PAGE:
Reducing malaria deaths to "near-zero" is the right goal, a goal that we need to make every conceivable effort to achieve.  But, let us be clear, it is also a wildly ambitious goal.  The achievement of the first decade of Roll Back Malaria, which we can take a lot of pride in, is modest compared to what we are asking ourselves to do in the next five years.  I have sometimes referred to what we are trying to do as putting a person on the moon. That was incredibly ambitious and what was required to ultimately achieve it was an extraordinary effort of everyone's time, money and focus.  When a man walked on the moon, there was a collective celebration.  The achievement of near-zero deaths from malaria will be a similar achievement and similar celebration but we won't get there if we don't put similar efforts and resources. 

3. How will these more ambitious targets affect the people who are exposed to the disease?

Mr Brandling-Bennett: Over the next years, we expect to see far fewer cases and zero reportable deaths from malaria, which will significantly impact those people living in endemic areas.  There should be much less malaria as a result of better coverage with interventions.  We are committed to making sure that everyone sleeps under a net or in a space that has been sprayed with indoors residual spraying, that women receive IPTp so that their pregnancies are protected, and that everyone who gets malaria, particularly pregnant women and children, get prompt treatment so that they can recover without any adverse effects from malaria.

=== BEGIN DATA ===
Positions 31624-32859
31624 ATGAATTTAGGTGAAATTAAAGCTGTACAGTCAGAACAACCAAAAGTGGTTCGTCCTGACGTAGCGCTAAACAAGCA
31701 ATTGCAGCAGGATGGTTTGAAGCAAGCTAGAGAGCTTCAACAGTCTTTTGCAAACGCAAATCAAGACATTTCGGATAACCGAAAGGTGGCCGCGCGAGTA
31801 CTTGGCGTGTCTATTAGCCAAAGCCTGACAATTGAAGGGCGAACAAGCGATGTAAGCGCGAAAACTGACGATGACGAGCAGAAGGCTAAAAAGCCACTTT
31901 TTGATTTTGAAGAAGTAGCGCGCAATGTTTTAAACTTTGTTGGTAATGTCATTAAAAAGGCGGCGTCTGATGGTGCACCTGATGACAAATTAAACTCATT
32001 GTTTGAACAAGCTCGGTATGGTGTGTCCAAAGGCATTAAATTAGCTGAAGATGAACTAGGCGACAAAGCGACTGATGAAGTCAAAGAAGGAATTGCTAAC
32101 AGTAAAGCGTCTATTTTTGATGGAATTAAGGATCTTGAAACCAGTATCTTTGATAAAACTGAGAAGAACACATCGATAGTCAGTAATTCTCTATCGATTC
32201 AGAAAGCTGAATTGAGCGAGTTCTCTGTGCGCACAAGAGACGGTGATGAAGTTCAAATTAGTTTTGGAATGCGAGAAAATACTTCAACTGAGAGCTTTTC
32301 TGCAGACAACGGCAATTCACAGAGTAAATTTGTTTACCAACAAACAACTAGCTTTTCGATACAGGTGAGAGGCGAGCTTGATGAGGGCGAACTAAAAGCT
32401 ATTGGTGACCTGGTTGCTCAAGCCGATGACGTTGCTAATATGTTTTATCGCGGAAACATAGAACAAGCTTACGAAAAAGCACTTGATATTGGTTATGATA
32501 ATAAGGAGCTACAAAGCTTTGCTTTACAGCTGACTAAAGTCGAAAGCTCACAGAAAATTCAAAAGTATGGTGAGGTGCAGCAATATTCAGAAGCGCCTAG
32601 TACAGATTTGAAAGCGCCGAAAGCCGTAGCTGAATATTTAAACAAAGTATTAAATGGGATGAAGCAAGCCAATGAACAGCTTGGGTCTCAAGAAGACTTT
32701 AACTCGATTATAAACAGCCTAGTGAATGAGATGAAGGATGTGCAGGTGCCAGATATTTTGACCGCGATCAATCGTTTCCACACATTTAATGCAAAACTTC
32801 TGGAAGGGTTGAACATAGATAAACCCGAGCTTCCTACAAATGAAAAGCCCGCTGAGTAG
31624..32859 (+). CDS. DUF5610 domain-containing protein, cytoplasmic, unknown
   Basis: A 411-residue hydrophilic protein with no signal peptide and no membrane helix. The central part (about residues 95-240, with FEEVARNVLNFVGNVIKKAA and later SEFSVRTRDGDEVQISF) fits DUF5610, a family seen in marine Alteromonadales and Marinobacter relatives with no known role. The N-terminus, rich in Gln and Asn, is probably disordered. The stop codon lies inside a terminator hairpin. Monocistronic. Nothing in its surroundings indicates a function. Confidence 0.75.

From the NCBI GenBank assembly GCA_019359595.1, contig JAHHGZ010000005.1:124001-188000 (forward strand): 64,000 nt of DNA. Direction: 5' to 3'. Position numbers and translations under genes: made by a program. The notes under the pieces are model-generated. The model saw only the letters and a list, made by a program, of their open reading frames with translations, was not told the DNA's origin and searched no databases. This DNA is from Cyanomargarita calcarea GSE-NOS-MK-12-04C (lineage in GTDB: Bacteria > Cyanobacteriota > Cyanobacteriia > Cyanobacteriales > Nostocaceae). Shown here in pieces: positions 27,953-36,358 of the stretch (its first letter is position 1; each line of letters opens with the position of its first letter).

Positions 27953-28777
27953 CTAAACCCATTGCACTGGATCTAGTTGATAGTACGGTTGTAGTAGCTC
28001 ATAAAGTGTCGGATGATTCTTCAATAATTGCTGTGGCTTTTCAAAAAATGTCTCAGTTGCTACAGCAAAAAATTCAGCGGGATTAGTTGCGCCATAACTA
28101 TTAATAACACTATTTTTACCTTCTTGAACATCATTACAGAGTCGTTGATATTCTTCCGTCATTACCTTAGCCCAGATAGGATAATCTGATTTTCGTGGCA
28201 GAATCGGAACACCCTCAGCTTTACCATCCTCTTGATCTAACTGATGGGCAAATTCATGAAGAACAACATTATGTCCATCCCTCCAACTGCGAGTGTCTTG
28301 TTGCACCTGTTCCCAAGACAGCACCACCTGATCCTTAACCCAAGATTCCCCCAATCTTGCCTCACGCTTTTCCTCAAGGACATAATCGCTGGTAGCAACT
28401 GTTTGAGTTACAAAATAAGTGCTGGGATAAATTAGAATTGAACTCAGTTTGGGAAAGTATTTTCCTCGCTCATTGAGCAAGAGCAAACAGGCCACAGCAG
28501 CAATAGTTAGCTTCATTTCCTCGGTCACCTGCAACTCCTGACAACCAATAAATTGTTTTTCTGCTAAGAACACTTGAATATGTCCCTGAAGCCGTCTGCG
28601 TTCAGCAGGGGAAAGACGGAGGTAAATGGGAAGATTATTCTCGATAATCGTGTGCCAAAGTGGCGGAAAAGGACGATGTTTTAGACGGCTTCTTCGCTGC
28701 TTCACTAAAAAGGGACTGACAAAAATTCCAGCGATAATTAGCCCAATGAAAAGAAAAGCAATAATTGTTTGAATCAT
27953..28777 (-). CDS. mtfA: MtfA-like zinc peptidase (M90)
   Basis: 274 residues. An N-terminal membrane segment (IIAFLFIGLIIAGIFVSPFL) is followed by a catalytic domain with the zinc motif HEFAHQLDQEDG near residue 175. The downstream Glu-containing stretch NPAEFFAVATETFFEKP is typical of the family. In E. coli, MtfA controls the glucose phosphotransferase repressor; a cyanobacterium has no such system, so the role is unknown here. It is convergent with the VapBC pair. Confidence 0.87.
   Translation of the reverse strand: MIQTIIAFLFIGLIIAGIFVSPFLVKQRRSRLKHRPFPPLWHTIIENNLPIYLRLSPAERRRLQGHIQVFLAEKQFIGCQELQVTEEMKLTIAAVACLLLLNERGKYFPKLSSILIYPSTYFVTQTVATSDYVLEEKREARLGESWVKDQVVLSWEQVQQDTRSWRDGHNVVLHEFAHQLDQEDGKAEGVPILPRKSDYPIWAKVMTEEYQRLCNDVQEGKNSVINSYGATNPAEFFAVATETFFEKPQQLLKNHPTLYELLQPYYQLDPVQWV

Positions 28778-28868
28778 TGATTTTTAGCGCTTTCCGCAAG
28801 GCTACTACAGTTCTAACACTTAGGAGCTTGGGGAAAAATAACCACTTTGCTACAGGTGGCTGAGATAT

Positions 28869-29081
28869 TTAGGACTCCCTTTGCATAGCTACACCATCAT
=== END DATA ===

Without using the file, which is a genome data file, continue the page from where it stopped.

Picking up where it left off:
4. In the process of revisiting GMAP's targets, partners also discussed what will be required en route between now and 2015.  What have been the major outcomes?

Dr Newman: I am pleased about the emphasis that has been placed on accurate diagnosis of malaria and on treatment of confirmed malaria.  About a year and half ago WHO changed its recommendation on diagnosis.  It recommended that every suspected case in malaria receive a diagnostic test and that treatment be reserved for confirmed malaria cases.  This paradigm change reflects the progress made over the past 10 years, as a result of which malaria is a less common cause of fever than it was a decade ago. 

Another new addition to the GMAP's objectives and targets has been the emphasis on surveillance.  We cannot defeat an infectious disease like malaria, without knowing where that disease is.  I often liken the era of trying to defeat malaria without universal diagnostic testing as trying to face one's enemy blindfolded.  We knew where our cases of fever were but we did not know, without diagnostic testing, where confirmed cases of malaria were.  In an era of resource constraints, the RBM target of achieving accurate surveillance of malaria in all endemic districts is absolutely critical.